Lab in a box: The ReCell kit, hardly bigger than a designer sunglasses case, houses a miniature lab for harvesting skin basal cells.
Not everyone agrees that second-degree burns require grafts or other treatments to heal. “Most burns heal without a skin graft. They mostly heal with a Band-Aid,” says Robert Sheridan, a surgeon at the Shriners Burn Institute at Massachusetts General Hospital in Boston. “There’s a long history of autologous [derived from the patient] products for burn treatment, and they all suffer from high costs or neutral results.” The upcoming U.S. study won’t compare ReCell against no treatment, so this issue is unlikely to be resolved soon.
As a complete replacement for skin grafts, ReCell only works against severe second-degree burns–deeper, third-degree burns have destroyed the layer of skin that the ReCell solution would be able to repopulate. But the spray may be useful in treating more severe burns in conjunction with other approaches, as well as for treating existing scars. Wood, director of the burns unit at Royal Perth Hospital, uses ReCell in a process called scar remodeling, in which the cell spray helps repopulate scarred skin with melanocytes so that it more closely matches the patient’s original skin tone. She also uses it in combination with other treatments, such as the skin-growing scaffold Integra, to reduce scarring and improve healing time.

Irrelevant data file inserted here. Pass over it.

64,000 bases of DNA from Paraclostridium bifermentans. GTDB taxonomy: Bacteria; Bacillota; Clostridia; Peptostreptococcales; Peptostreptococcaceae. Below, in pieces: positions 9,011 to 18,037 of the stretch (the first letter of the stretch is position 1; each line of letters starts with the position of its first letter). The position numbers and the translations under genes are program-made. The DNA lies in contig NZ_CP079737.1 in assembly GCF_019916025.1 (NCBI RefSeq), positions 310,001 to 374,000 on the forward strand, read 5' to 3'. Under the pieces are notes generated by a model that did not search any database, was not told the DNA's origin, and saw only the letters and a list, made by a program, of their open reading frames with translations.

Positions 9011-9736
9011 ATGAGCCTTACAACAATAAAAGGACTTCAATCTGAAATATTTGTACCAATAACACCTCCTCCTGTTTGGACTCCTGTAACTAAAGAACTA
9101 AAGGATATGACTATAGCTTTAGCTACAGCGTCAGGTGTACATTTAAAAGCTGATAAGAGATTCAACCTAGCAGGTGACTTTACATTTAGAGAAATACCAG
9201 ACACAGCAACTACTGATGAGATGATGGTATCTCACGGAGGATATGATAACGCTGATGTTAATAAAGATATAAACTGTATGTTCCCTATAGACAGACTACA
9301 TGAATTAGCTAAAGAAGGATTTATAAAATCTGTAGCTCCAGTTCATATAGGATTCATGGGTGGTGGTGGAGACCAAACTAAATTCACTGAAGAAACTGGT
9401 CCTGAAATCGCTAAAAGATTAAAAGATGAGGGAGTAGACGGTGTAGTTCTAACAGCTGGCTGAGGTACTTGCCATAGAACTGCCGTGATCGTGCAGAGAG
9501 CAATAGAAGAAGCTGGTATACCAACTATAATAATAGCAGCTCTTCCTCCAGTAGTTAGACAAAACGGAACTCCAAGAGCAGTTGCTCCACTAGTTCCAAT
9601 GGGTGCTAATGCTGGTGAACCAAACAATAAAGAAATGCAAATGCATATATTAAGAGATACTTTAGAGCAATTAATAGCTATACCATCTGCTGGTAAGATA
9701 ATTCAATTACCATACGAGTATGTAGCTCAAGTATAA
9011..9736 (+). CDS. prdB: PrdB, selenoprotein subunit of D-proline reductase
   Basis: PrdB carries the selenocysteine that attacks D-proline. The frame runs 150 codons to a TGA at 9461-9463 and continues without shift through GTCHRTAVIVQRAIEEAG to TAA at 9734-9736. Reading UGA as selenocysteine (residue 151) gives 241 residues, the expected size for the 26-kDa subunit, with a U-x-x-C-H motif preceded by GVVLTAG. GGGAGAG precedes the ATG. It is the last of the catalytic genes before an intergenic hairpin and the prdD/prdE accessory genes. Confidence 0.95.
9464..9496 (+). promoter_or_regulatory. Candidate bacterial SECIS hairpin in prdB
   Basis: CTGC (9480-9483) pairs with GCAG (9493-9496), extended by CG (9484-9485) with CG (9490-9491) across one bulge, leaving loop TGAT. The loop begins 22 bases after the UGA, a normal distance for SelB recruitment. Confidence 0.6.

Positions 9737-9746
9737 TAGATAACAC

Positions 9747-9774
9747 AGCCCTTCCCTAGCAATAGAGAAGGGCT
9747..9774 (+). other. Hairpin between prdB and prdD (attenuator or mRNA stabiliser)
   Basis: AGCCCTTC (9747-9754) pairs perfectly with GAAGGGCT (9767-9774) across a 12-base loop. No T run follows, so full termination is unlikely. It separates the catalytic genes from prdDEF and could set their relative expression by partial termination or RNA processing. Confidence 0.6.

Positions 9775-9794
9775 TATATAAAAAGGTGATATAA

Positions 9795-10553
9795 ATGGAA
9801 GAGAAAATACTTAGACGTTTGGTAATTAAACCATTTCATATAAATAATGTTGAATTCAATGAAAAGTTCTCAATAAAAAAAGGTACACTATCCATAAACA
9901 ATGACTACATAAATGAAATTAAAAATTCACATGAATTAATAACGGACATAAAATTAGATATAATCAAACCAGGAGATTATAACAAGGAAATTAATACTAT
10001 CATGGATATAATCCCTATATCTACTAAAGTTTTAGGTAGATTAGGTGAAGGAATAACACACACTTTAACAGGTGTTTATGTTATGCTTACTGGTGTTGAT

“I use this technology in combination with all the other traditional technologies, and I can improve the outcome and the speed of healing,” says Wood, who is also co-founder of the McCombs Foundation, a nonprofit dedicated to burn research and scarless healing. Royal Perth Hospital once had a long waiting list of patients for reconstruction surgery to fix the deep scars that accompanied third-degree burns. Now, she says, no waiting list exists. “Our reconstruction rates are going down because people don’t need it. Because we’re doing more at the beginning, they don’t need the secondary scar work.”